The membrane shape changes can impact the structure's performance by producing aberrational output radiation 160. The effect of this aberrational output radiation 160 can be manifested in a variety of undesirable ways that include shifts in the output radiation's peak intensity or wavelength.

DRAWING DESCRIPTIONS

FIG. 1A illustrates an example of a prior art TRL structure under normal operation;

FIG. 1B illustrates an example of a prior art TRL structure having membrane defects that can affect TRL operation;

FIG. 2 illustrates an example of a transition radiation emitting structure prior to forming membrane support posts;

FIG. 3 further illustrates the TRE structure shown in FIG. 2 after forming trenches in the membrane stack and recessing portions of the intervening material relative to the membranes;

FIG. 4 further illustrates the TRE structure shown in FIG. 3 after filling the trenches to define support posts and patterning to remove non-functional portions of the TRE device;

FIG. 5 further illustrates the TRE structure shown in FIG. 4 after patterning the substrate to define a relativistic particle beam port opening;

FIG. 6 further illustrates the TRE structure shown in FIG. 5 after partially removing intervening material from between the membrane layers;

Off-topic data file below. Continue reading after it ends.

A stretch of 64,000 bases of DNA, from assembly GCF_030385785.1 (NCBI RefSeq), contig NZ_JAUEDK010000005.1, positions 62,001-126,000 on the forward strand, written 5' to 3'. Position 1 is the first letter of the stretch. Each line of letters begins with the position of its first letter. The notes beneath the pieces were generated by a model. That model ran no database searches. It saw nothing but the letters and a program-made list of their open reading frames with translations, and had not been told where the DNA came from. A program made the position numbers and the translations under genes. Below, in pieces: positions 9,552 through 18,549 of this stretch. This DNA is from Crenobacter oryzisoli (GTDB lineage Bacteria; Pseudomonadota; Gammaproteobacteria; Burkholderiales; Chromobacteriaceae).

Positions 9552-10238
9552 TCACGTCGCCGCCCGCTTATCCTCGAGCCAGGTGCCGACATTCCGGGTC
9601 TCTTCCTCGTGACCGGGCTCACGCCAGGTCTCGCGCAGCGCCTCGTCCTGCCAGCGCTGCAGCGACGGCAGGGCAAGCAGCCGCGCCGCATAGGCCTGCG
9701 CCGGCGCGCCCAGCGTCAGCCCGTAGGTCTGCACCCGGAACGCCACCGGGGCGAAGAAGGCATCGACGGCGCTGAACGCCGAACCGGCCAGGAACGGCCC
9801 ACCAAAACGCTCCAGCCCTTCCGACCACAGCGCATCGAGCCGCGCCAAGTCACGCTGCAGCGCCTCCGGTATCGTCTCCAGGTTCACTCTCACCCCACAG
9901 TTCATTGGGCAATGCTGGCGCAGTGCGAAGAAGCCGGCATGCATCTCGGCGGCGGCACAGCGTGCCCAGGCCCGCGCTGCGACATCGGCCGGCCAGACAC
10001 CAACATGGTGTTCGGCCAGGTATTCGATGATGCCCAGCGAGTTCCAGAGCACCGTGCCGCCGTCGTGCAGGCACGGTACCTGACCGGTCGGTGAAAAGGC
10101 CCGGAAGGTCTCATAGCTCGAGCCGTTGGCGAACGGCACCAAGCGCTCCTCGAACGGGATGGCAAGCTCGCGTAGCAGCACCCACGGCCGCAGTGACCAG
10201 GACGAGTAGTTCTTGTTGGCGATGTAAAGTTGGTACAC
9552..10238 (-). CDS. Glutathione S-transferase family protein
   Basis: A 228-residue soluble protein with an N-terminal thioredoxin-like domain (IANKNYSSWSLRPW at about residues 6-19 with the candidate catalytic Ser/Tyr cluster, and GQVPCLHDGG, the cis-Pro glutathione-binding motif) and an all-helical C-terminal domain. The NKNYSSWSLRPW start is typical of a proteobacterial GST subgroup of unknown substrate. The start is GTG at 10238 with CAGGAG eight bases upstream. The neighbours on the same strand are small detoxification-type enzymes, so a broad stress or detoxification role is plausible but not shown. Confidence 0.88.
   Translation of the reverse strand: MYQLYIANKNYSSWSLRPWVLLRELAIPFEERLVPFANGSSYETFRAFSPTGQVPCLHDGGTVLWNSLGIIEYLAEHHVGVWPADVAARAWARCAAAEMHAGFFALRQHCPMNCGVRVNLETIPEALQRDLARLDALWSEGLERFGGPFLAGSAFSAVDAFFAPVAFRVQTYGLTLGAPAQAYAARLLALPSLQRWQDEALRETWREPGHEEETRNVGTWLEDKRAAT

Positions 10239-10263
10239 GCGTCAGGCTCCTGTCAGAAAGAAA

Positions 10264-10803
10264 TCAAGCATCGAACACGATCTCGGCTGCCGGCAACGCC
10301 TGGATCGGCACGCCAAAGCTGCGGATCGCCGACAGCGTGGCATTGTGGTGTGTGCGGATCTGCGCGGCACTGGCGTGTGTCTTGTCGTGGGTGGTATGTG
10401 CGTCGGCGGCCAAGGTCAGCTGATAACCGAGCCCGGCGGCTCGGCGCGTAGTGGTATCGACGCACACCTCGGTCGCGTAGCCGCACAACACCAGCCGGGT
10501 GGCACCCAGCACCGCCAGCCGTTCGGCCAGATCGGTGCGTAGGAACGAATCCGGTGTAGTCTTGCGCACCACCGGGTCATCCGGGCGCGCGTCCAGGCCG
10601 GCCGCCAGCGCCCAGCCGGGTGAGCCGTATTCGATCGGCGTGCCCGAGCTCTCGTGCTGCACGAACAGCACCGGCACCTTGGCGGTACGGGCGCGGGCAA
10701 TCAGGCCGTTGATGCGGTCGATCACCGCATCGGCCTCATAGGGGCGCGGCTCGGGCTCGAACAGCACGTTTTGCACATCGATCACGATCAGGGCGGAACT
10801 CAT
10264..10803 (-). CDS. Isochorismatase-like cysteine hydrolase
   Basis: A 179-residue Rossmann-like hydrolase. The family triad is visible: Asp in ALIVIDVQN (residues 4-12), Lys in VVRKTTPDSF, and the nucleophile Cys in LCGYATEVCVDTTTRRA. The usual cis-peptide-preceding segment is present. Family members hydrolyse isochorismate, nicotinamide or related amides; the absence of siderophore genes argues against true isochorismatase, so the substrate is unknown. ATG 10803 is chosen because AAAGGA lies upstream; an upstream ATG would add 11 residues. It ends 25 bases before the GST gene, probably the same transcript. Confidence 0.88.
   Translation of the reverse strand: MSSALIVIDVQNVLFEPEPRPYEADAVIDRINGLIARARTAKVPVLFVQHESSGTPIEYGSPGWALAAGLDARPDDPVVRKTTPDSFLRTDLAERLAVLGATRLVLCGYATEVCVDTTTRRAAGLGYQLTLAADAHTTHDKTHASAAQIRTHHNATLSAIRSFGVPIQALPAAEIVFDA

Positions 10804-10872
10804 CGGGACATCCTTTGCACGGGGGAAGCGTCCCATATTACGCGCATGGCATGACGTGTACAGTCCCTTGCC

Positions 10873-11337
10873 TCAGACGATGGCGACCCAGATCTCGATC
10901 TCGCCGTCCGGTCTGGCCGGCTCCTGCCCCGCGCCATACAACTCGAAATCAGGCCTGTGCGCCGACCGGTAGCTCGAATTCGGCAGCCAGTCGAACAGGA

FIG. 7 further illustrates the TRE structure shown in FIG. 6 after substantially removing intervening material from between the membrane layers; and

FIG. 8 illustrates use of a TRE structure, similar to that shown in FIG. 7, to fabricate a semiconductor structure.

DETAILED DESCRIPTION

Embodiments of the present relate generally to transition radiation emitting (TRE) structures. More specifically, embodiments of the present invention teach improved TRE structures and methods for forming them. In one embodiment, structural integrity of TRE membranes is improved by increasing the surface area of the interface between a membrane and its adjoining membrane support post. In an alternative embodiment, problems with membrane damage and stiction are avoided by removing material between membranes using a specific processing sequence.

Shown in FIG. 2 is a partially formed TRE structure that includes an etch stop layer 204 formed over a silicon substrate 202. Overlying etch stop layer 204 is a stack of membrane layers 208 and intervening material layers 206. Overlying the uppermost membrane layer 208 is a hardmask layer 210 and a patterned resist layer 212.